Hartford Students Seize Their Opportunities Through Three Advancement Programs

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The last few weeks have brought good news on three fronts for high school and college students in Hartford.

At the end of May, Capital Community College (CCC) and The Hartford Financial Services Group announced a ground-breaking new partnership to put young people on the path to well-paying jobs right after graduation.  The Hartford launched an Apprenticeship Program, where, beginning this year, a group of CCC students will spend two years in part-time work in the company’s Claims department.  Students will be paid $15 an hour.  They will learn about the insurance industry and get basic workplace training that will help them regardless of what their interests are.

At the announcement event, Hartford Mayor Luke Bronin said, “I’m so excited for the students who are here.  I look forward to coming back in years ahead and seeing the entire room filled with the students who are in the Apprenticeship class.  And we also look forward to taking this on the road and talking with companies all around Hartford, all around Greater Hartford, and all around the State as a model of what can be done to invest in our people and invest in the workforce of the future.”

After students graduate from CCC, they will be placed into full-time, career-path jobs at The Hartford, earning about $45,000 a year.  The Hartford is launching this program in only two cities in the country, Hartford and Tempe, Arizona.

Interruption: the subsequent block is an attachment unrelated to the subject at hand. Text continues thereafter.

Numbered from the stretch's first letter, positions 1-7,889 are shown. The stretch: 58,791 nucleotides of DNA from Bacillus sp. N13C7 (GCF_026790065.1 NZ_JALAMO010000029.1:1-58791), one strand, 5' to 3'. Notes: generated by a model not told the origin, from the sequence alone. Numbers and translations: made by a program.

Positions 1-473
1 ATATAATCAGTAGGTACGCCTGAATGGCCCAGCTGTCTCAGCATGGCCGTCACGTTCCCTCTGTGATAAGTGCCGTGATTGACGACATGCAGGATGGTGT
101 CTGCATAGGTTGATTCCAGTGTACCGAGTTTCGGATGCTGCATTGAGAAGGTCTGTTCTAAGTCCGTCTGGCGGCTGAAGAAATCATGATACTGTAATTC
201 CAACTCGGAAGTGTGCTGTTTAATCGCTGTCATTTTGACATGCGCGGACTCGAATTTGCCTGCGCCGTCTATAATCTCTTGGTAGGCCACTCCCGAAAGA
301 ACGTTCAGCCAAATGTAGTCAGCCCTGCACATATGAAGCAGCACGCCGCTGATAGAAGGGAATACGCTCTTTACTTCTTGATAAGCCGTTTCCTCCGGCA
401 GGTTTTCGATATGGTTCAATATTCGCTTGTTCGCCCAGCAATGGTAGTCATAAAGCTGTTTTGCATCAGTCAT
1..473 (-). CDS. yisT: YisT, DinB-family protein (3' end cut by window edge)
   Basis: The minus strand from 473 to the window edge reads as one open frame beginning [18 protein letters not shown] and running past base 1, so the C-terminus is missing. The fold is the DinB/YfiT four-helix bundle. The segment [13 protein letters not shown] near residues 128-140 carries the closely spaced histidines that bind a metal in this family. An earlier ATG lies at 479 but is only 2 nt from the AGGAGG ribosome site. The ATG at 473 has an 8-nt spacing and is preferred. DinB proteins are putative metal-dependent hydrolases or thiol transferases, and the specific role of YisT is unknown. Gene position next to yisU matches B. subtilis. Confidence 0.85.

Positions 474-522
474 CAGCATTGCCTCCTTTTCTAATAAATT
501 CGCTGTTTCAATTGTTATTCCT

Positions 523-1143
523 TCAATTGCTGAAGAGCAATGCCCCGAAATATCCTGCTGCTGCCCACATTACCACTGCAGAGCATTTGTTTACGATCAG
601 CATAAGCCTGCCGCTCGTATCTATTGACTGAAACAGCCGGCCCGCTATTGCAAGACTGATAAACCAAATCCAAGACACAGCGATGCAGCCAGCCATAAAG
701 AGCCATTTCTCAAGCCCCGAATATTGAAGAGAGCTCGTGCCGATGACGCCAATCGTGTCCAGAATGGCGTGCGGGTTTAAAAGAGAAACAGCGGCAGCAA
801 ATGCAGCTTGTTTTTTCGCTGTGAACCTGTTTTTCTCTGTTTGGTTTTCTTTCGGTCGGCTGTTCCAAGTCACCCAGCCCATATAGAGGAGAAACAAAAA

Another group, Hartford Promise, awarded scholarships of up to $20,000 to 113 graduating seniors in Hartford public high schools.  Hartford Promise launched in 2015, and since then it has been providing “last dollar” scholarships to Hartford residents, which bridge the gap between other forms of financial aid and the full amount students need to attend college.  It’s funded by several private individuals, companies, and charities.

The minimum entry requirements for Hartford Promise Scholars are high.  Students have to have attendance records of at least 93% throughout high school, and their cumulative grade point average has to be at least 3.0.  Even with those high standards, those 113 students represent 15% of all high school seniors in Hartford.  Sixty five percent of the students will be the first member of their family to attend college.

At an event celebrating the scholars, Hartford Mayor Luke Bronin, Hartford Public Schools Superintendent Leslie Torres-Rodriguez, Board of Education Chairman Craig Stallings, and City Council President Thomas “T.J.” Clarke praised their dedication and encouraged them to continue working hard.

Throughout the Spring, 125 juniors and seniors at Hartford public high schools completed 60 hours of paid internships each as part of the Hartford Student Internship Program (HSIP), which operates thanks to Hartford Public Schools, Capital Workforce Partners, the City of Hartford, and groups.  Since 2015, HSIP has placed more than 500 students in internships at companies and organizations like UCONN Medical Center, Real Artways, Aetna, Northeast Utilities and the Hartford Public Library.

In addition to internships, students get prepared for the workforce through mock interviews, resume development, and financial literacy and workplace etiquette training.

Each of these initiatives, The Hartford’s Apprenticeships Program, Hartford Promise, and the Hartford Student Internship Program, will continue next year and in years to come.